Hello again from the chemo throne.
I am still getting the chemo through an IV in my arm. They can’t consider a port in my chest until after they take a look at the blood clots again. And they can’t take a look at the blood clots until after my 4th treatment. So, its all about my arm veins for another couple of weeks.
The nurse who gave me the IV was an Army vet and he gave me a smooth stick under pressure – virtually painless. Painless needle sticks have become very important to me. Nurses trained to do triage while getting attacked by the Taliban = good IV.
But some bad news – I have to go back on the Neupogen. My white blood cell counts are low again. Which sucks. I’m not sure if this is a Neupogen roller coaster ride that I will be on the whole time. I’m hoping that some tweaks in my nutritional plan will help my WBC stay up. Eating less sugar and more natural stuff will be a small price to pay compared to the bone pain I get from the Neupogen.
In other news, the Benedryl is kicking in and I’m going into my loopy place. It hits me pretty hard and pretty quick. Takes the edge off of everything.
I’ve got 3 ‘pushes’ then the drip.
As always, the “Red Devil” (Adryomyacin) goes in first. The nurse tells me that this one is harsh. Can cause serious nausea. But it is a necessary chemical for me to get – very effective and sort of a ‘standard issue’ chemo drug. This is the one that is also hardest on the veins and is probably causing the phlebitis in my arms (blood clots). Little bastard. Pushpushpush.
Vinblastine next. Pushpushpush.
Then Bleomyacin, which is rough on my lungs. Looks like I missed my window to take up pipe smoking. Pushpushpush.
And finally the Dacarbazine, which is my least favorite because it causes me so much pain in my arm and hand. Drip…drip…drip…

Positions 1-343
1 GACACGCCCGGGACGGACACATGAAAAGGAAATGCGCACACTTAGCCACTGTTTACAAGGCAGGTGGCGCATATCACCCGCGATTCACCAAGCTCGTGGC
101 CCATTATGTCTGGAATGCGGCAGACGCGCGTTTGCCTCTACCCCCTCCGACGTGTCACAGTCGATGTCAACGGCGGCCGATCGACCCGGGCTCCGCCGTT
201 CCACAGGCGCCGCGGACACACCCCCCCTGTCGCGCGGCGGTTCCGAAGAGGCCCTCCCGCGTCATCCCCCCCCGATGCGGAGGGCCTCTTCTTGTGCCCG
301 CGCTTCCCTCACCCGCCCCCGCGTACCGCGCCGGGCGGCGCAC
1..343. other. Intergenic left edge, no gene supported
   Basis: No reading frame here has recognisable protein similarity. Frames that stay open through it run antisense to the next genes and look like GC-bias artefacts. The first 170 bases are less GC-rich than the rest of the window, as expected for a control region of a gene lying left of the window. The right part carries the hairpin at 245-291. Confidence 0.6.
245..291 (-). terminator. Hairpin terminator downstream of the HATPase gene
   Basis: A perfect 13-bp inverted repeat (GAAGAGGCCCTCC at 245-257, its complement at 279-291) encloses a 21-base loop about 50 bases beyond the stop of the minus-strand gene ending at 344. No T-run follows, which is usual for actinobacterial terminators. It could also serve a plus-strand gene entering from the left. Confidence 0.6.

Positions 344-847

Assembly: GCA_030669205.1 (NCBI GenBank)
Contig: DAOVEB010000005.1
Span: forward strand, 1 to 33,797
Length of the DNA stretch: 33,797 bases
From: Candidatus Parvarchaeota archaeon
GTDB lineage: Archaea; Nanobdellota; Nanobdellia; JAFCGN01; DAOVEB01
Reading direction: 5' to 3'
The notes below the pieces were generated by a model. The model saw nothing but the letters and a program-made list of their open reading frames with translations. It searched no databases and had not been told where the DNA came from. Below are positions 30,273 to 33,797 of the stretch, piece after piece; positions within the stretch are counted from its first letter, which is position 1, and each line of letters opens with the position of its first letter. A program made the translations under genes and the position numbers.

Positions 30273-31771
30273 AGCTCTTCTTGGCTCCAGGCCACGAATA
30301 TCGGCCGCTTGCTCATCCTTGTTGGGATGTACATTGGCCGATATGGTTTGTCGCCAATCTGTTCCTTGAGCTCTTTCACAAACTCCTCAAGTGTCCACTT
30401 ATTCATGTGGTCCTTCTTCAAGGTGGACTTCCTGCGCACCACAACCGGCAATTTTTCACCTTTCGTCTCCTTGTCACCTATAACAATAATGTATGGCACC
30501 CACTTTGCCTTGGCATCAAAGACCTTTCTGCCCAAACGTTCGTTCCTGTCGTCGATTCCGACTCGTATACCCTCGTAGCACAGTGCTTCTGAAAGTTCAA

Did you know that some chemo chemicals are purple? Or aqua? Me neither. They turn your pee different colors. I’m used to mine being orange. Turquoise would be interesting.
Did you know they had free granola bars while you’re getting treatment? Mmmm…
I am both amazed and depressed that this clinic is so ‘normal’. People come in, get their chemo, read magazines, socialize, nurses come and go and it feels a lot like a clubhouse to me. Part of the special treatment you get for being a member of the Cancer Club, I guess.
I find it a little depressing because this is a necessary part of life for so many people. Cancer treatment goes from something which is shocking and life changing to something along the lines of routine.
Beep beep beep. My IV keeps stopping.
Drip drip drip. The nurse fixes it.
Almost done. And a celebrity sighting – much to my mom and aunt’s glee – Bob Newhart. He’s older. His wife is here for chemo.
Quote of the day, which makes coming in for chemo worth it. My mom just said:
Home again. Shots for myself tomorrow. Rest. Sleep.
I’ll probably dream tonight that I am married to Susanne Pleschette, own a bed and breakfast and 3 guys named Daryl 2 guys named Daryl and 1 guy named Larry live next door.
Thanks for tuning in.